That appeared to be the end of such an impolite thing. Until the second game of the next season, when the Giants rose up to smite the San Diego Chargers after an opening-game loss to Dallas. Carson considered how Parcells was “very superstitious; if you do something one week and you win, you continue to do that.”

So he revived the Gatorade bath and continued it through the 1986 season. By the time the Giants had won the Super Bowl, TV’s most visible football commentator, John Madden, had begun to draw diagrams of the Gatorade stunt as if it were a key third-down play. At one point, Carson borrowed a security guard’s overcoat to allow him to sneak up on Parcells with the bucket—as if, by then, Parcells didn’t know what was coming.

In his 1987 “autobiography”—one of those quick-turnaround, as-told-to tomes by a sudden celebrity—Parcells related his conclusion that “those showers turned out to be symbolic” of players demonstrating that the coach was “one of them” in their triumphs.

Of course, the whole business—still prominent in televised coverage and game highlights—was a windfall for Gatorade, even if the dunking regularly was done with plain water. A Gatorade spokesman once told me that “you really couldn’t plan to market something as well as the dunk has for us, because it highlights our presence on the sidelines, that we stand for fueling athletic performance in the pursuit of victory.”

He also admitted that, “while we loved the fact that it’s affiliated with victory celebrations, Gatorade is about drinking it, not throwing it. We want to promote its consumption.”

Anyway, here we are, more than 30 years since Jim Burt imposed angry retribution on his coach’s disagreeable tactics, being repeatedly subjected to a custom that not only is juvenile but possibly dangerous.

In December, 1990, veteran coach George Allen told The Associated Press that he had not being feeling well in the six weeks after his Long Beach State players gave him a Gatorade bath at the end of their football season. Days after that public comment, Allen, 72, died.

A subsequent autopsy established Allen’s cause of death as cardiac arrest, though both his attorney and his son said Allen’s death was totally unrelated to a bout with pneumonia which had had him feeling poorly those last few weeks. But a doctor I knew confirmed that there could be “some potential of risk in shocking the body” with an icy shower, because “extreme cold is a significant cardiac stressor.”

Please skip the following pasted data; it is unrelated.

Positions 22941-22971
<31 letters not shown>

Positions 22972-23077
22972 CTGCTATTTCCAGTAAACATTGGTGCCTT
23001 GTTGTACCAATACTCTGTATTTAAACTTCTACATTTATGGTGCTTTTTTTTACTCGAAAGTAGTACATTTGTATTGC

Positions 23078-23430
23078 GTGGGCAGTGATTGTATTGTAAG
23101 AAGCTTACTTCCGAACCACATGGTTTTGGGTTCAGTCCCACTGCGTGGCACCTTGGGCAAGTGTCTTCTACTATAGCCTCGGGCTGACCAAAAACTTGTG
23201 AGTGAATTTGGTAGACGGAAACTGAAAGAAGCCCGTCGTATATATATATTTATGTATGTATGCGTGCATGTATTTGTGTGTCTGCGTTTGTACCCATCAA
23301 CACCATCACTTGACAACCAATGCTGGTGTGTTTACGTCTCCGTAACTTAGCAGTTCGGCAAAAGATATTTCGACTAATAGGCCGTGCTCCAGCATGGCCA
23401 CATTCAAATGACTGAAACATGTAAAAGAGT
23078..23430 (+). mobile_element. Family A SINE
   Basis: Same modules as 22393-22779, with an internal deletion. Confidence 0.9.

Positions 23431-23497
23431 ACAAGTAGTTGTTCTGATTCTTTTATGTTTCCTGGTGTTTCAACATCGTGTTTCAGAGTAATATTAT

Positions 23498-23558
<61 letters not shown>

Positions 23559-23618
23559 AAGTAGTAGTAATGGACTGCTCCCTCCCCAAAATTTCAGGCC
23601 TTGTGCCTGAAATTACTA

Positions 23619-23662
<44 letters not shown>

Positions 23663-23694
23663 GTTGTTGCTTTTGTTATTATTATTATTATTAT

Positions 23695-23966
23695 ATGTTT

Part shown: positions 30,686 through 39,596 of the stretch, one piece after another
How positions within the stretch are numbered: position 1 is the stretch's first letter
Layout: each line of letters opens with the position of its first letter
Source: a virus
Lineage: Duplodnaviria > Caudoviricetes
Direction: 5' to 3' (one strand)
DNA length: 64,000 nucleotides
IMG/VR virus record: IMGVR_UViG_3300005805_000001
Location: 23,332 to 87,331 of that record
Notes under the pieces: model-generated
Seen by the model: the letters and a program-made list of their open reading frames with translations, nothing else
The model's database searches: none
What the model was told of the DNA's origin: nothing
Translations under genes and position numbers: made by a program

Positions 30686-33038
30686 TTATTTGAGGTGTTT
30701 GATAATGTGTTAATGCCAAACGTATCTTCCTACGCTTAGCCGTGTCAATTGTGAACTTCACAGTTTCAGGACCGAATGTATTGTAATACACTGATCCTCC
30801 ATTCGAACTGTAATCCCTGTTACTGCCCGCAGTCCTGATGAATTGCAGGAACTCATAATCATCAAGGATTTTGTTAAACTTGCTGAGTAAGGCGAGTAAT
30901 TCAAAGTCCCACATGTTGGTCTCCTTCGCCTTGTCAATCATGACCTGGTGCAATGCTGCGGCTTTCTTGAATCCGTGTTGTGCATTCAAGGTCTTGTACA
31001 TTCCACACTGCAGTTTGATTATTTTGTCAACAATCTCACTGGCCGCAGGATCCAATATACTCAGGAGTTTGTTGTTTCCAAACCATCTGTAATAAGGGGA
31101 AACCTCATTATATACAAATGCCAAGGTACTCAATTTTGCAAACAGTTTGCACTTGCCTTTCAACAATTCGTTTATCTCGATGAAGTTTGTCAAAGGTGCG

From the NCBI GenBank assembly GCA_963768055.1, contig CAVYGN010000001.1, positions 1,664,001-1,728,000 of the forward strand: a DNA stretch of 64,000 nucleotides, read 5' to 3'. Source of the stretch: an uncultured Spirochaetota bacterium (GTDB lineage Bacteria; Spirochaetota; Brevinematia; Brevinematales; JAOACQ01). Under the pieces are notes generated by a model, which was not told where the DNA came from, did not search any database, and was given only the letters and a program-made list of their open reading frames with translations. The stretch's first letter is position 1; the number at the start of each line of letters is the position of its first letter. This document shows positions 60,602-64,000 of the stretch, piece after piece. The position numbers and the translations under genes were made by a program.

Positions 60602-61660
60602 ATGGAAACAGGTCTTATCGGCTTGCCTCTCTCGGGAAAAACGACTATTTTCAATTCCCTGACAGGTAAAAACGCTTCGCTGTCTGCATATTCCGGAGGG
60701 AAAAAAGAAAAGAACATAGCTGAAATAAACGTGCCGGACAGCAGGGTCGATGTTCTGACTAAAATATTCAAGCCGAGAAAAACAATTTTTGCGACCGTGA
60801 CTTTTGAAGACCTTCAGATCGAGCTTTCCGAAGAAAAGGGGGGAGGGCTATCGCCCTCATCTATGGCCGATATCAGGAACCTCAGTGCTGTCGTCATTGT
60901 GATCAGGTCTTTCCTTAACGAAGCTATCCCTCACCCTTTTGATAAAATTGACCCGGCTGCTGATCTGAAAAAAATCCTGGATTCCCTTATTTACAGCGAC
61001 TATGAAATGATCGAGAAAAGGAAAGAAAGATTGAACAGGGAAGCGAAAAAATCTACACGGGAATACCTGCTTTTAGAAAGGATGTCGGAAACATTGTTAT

Maybe that’s why Kansas State’s players, after defeating Texas A&M in the Dec. 28 Texas Bowl, doused coach Bill Snyder with a bucket of confetti.

Snyder is 77. May he—and all of us—outlive the banality of the Gatorade bath.

NFL: Stealth and surveillance

Once again, the NFL has evoked Mad Magazine’s goofy Cold War-inspired cartoon “Spy vs. Spy.” How else to consider the recent heavy-handed punishment of New York Giants head coach Ben McAdoo? When his league-approved encrypted communication device, which pipes his voice covertly into his quarterback’s helmet, malfunctioned, the dastardly McAdoo resorted to the use of a walkie-talkie.

McAdoo was hit with a $50,000 fine and the Giants assessed an additional $150,000 penalty, as well as a degradation in their 2017 draft order. All because the walkie-talkie, unlike the NFL’s authorized CoachComm system, did not have a cut-off switch to discontinue the coach’s play-calling instructions with 15 seconds remaining on the play clock.

That theoretically unfair advantage over the Dallas Cowboys, who still were operating with the cut-off switch, nevertheless led to a drive-ending interception against the Giants. Still, the league must be forever vigilant in assuring a level playing field! Paranoia reigns among coaches, whose inherent tendency toward micromanagement—as a function of self-preservation—pairs with advancing technology to emphasize stealth and surveillance.

For a sport that sees itself as a simulation of war, with its blitzes and bombs and field generals, clandestine strategizing is of great consequence. Thus the strict rules against the use of, say, Navajo code talkers or Enigma machines.

(Enigma machine)

It’s all secrecy vs. chicanery—with teams, for decades, bivouacking in huddles to guard again pilfered campaign intelligence, and more recently deploying sideline pantomimes and the helmet implant.

Football wasn’t far beyond its rugby roots when Washington D.C.’s Gallaudet University, a school for the deaf and hard-of-hearing, devised the first huddle in 1892 to shield Gallaudet’s hand signals from opponents, themselves often hearing impaired and therefore conversant in signing.